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Gel Stain vs Oil Stain - Which Should I Use?

Wondering which stain you should use for your next project? I compare gel stain vs oil stain and highlight the pros and cons of each!

gel stain vs oil stain - what's the difference?

Deciding on the right stain for your project can make all the difference in the final outcome. In this article, we're going to zero in on two popular options: gel stains and oil-based stains. We'll break down what makes each unique, their pros and cons, and when you might want to choose one over the other.

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What's the difference between gel stain and oil stain?

Gel stain is a type of oil stain with a thicker consistency. This difference in viscosity makes gel stain more forgiving, and less dependent on preparation to achieve an even color.

Regular oil stains have a watery consistency and can create blotches if you don’t properly prepare the wood. However, they usually dry faster, are less expensive and come in a wider range of colors.

What is gel stain?

Gel stains are a bit different from your traditional wood stains. The first thing you'll notice is their consistency; they're thick, almost like pudding. This quality makes them ideal for projects where you want a more controlled application, limiting drips and runs.

applying gray gel stain to a table top

The thicker consistency allows the pigments to sit on the surface as well as penetrating into the wood grain. This means you don't have to be a pro at wood preparation to get an even, beautiful finish.

Gel stains are often used for refinishing projects or when you're working with woods that have a varied grain pattern. For example, the wood of my dining table is a maple butcher block, so there's lots of joint lines and different grain patterns.

joint lines and varied grain of dining table top

After testing out six different gray wood stains, I used General Finishes gray gel stain to refinish my dining table. You can see how the gel stain evened out the surface and made those variations disappear.

grey wood stain table top with white base

Pros and Cons of Gel Stain 


  • Easy Application: The thicker consistency makes for easier, more controlled application with less drips and runs, which is great for beginners or for working on vertical surfaces.
  • Less Blotchy: Gel stains are more forgiving on woods with uneven grain, reducing blotchiness and resulting in a more consistent color.
  • Longer working time: If you're staining a large surface, you don't want one side to dry before you're finished the other. Gel stain dries slowly, giving you enough time to get the job done.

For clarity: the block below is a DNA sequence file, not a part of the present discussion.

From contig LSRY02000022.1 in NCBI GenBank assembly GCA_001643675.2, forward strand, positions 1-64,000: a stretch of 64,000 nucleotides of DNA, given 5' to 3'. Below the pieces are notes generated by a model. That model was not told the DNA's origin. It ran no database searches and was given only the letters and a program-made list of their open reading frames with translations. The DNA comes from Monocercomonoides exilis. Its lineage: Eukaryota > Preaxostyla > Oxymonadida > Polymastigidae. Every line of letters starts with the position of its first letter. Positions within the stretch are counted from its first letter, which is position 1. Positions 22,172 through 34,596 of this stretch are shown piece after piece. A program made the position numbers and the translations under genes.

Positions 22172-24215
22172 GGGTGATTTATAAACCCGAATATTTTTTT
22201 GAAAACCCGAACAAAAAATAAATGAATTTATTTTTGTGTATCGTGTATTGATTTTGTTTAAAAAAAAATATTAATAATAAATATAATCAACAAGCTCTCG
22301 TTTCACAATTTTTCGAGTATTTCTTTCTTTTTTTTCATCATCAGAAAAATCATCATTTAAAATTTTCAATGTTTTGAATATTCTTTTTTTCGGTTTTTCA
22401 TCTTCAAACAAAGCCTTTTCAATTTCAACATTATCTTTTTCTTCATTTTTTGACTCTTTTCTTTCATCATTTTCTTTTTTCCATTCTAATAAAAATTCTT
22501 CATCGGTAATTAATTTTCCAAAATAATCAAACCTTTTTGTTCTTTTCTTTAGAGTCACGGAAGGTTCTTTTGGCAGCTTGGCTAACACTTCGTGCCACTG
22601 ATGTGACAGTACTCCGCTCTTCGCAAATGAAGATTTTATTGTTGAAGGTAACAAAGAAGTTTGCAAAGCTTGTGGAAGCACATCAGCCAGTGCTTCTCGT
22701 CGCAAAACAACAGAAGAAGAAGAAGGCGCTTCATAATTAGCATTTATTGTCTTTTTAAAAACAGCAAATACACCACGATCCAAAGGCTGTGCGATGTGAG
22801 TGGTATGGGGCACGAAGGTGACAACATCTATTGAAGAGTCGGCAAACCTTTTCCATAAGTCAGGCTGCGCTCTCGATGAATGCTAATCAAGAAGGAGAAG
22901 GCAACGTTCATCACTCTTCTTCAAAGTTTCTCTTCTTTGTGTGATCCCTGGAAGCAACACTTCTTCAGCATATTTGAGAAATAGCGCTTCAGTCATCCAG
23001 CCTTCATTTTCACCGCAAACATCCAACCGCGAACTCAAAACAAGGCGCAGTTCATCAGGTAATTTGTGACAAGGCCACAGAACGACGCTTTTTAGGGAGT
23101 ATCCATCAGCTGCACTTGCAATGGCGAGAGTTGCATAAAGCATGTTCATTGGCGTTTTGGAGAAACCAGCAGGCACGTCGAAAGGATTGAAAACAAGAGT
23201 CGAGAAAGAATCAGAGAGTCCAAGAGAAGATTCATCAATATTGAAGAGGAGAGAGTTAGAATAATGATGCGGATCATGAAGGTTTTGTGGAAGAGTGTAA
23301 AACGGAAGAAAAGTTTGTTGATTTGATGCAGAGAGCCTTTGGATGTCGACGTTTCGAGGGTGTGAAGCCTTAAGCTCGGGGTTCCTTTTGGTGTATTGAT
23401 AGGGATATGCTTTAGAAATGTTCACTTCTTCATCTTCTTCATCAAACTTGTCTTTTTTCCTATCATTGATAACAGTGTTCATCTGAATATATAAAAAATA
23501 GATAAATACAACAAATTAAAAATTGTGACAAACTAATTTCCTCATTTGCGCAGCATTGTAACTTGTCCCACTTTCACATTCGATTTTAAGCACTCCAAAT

• Minimal Prep Work: You can apply gel stain over existing finishes, so you don't have to sand down to bare wood like you would for regular oil stain.


  • Slower Drying Time: They generally take longer to dry than oil-based stains, sometimes requiring up to 24-48 hours between coats.
  • More Expensive: You'll usually find that gel stains are a bit pricier than their oil-based counterparts.
  • Fewer Options: You won't find as many colors available in gel form.
  • Ventilation Needed: Because they're usually oil-based, you'll need good ventilation due to the VOCs (Volatile Organic Compounds).

What is oil stain?

Oil-based stains are a more traditional option for staining wood. They're made from a blend of oils and pigments that work to penetrate the wood's grain. This gives you a more natural look, but it also means you may need to apply pre-stain wood conditioner to get a consistent color.

how to apply wood conditioner

Oil-based stains are pretty versatile. You can use them on everything from furniture to decks to kitchen cabinets. I often use oil-based stains for my outdoor projects like these outdoor shelves, because they're formulated to hold up to moisture while also enhancing the wood grain.

staining outdoor shelves with oil based stain

When it comes to cleanup, you'll need mineral spirits, just like with gel stains. Safety tip: make sure to work in a well-ventilated area because oil-based stains can emit fumes that you don't want to be inhaling for long periods.

mineral spirits on Home Depot shelf

Pros and Cons of Oil Stain


  • Deep Penetration: These stains soak into the wood for a more durable, long-lasting finish that looks more natural. Scratches on the surface won't show the original wood color underneath.
  • More Transparent: If you want to highlight the wood grain, you're better off sticking with regular oil stain that won't hide the details under a layer of pigment.
  • Faster Drying Time: Generally, they dry more quickly than gel stains, allowing you to move on to applying a topcoat or second coat sooner.
  • Cost-Effective: Oil-based stains are often cheaper than gel stains, making them a go-to for larger projects where budget is a concern.
  • Better Selection: You can find oil stains at any hardware store. Gel stains are more difficult to find and may not have the color you want.


  • Requires More Prep: You'll need to spend more time preparing the wood to avoid blotchiness or uneven color. Oil stain needs bare wood in order to sink in properly.
  • Can Be Runny: The thinner consistency can lead to drips or runs if you're not careful during application.
  • Results Can Be Blotchy: Some wood species take stain better than others. If you're looking for a consistent color on woods like pine, you may want to use pre-stain wood conditioner to even out the surface before staining.
  • VOCs Present: Like gel stains, these also emit VOCs, so you'll need to ensure good ventilation when using them.

Now that you know the difference between gel stain vs oil stain, you can choose the best one for your project! Remember, there's no one-size-fits-all answer. It will depend on a range of factors including the type of wood you're working with, your skill level, and the finished look you're aiming for.